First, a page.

Cheap theatrics by both parties on full display during State of the Union address

House Speaker Nancy Pelosi demonstrated extreme political partisanship when she tore up a copy of President Trump’s speech.

SHARE Cheap theatrics by both parties on full display during State of the Union address
House Speaker Nancy Pelosi tears up her copy of President Donald Trump’s State of the Union address on Tuesday.

House Speaker Nancy Pelosi tears up her copy of President Donald Trump’s State of the Union address on Tuesday.

AP Photos

In his Farewell Address, President George Washington warned about partisanship. He was concerned that political polarization could lead to the downfall of the Republic.

On Tuesday night, as we watched President Trump’s State of the Union address, we witnessed examples of extreme political polarization on both sides.

Trump awarded the Presidential Medal of Freedom to Rush Limbaugh, though Limbaugh has been one of the most polarizing figures in American politics for decades. Instead of bestowing this honor on Limbaugh at this time, Trump could have given Limbaugh the medal during a separate White House ceremony. Likewise, House Speaker Nancy Pelosi demonstrated extreme political partisanship when she tore up a copy of Trump’s speech.

SEND LETTERS TO: letters@suntimes.com. Please include your neighborhood or hometown and a phone number for verification purposes.

For decades now, the State of the Union address has been too theatrical and partisan, especially in the age of television. For the good of the Republic, we should return to a former practice, begun by Thomas Jefferson, of presidents submitted only a written speech that is then read by a clerk to the assembled Congress.

Peter V. Grafner, Forest Glen

Who says Mayor Pete can’t win?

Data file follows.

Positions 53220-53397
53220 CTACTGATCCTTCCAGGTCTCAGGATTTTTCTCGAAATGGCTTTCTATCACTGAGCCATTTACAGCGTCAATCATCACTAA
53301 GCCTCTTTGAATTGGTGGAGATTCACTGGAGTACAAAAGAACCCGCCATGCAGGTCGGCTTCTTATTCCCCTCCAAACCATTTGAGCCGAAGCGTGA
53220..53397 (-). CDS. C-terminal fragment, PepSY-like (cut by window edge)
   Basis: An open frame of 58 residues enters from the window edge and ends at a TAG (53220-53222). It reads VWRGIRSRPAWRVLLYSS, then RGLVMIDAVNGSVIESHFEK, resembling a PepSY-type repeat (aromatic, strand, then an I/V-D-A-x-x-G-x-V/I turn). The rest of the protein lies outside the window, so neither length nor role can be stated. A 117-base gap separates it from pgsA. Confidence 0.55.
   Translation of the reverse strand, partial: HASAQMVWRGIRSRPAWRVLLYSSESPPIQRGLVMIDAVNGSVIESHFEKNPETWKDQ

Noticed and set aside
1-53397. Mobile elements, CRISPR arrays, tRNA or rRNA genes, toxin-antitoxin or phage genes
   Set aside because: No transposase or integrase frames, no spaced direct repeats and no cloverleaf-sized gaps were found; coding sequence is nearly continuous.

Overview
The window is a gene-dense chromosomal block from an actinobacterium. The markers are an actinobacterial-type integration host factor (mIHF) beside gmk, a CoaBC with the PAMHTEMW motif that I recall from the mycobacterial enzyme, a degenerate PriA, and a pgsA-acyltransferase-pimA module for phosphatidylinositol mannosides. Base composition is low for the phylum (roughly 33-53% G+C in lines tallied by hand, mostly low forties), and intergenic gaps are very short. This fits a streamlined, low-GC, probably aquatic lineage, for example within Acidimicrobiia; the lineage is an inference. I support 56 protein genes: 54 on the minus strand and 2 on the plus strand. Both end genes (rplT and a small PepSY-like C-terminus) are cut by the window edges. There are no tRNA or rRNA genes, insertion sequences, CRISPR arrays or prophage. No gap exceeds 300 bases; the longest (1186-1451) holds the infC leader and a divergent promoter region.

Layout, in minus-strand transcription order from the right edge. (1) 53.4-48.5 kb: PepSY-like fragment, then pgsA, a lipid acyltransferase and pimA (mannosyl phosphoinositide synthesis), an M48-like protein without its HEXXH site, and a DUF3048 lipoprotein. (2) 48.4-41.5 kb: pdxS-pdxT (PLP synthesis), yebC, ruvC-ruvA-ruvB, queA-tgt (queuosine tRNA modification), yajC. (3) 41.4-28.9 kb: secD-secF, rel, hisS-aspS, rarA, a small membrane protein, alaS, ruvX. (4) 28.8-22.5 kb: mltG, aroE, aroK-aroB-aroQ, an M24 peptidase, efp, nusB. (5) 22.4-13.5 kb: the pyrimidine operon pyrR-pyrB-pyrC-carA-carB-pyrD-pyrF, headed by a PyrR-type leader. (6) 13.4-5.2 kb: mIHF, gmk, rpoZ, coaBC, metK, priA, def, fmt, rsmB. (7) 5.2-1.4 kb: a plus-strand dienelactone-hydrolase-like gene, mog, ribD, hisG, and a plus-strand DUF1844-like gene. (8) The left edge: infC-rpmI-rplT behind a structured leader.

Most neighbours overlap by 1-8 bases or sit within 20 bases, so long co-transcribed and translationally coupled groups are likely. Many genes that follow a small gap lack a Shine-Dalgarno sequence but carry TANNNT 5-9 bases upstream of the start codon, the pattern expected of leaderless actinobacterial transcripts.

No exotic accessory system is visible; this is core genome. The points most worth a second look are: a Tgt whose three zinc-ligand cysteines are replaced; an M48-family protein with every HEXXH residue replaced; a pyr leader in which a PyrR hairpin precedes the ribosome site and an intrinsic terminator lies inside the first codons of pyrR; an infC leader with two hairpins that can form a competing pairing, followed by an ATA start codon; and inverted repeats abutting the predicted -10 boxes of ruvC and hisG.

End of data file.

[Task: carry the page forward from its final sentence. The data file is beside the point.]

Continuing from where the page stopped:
Yes, the vote counting in the Iowa Caucus was a disaster of major proportions, but it doesn’t diminish the fact that an obscure, young, gay mayor from South Bend, Indiana, has apparently won the majority of votes and delegates in our first Democratic primary.

Pete Buttigieg is not a billionaire, well known national politician or reality TV show host. But he is such an extraordinary human being — intelligent, capable, empathetic, kind, inclusive and exactly right on the issues — that he has risen to the top of a huge group of excellent candidates running for president.

The conventional wisdom is that Buttigieg can’t win — but maybe he can. We’d have a candidate with dignity, intellectual curiosity, character and charisma who would make Donald Trump’s bombast look ludicrous.

Carol Kraines, Deerfield

Kim Foxx’ bungling

Cook County State’s Attorney Kim Foxx says her office is now the “model for the nation.” That is hilarious. The moral corruption and bungling she demonstrated in the Jussie Smollett case remains a black eye for Chicago.

Mike Viola, Bartlett

Democrats sit on their hands

During President Donald Trump’s State of the Union address, those underhanded Republicans once again displayed their divisiveness by standing and applauding the accomplishments of the United States, instead of showing unity by remaining in their seats like the Democrats did. Lousy Republicans!

Larry Casey, Forest Glen

The Latest
When developer Novak Construction bought the mall, the purchase sparked rumors that a big box retailer could replace the mall and its small businesses.
In a signal that U.S. officials see the coronavirus as less dire, the virus will be treated as an endemic threat to health that can be managed by normal agency authorities.
The shootings occurred about five minutes apart in North Lawndale and New City.
After rallying at Federal Plaza the group went on a brief march through the Loop, carrying signs and chanting the names of others killed by police in recent years.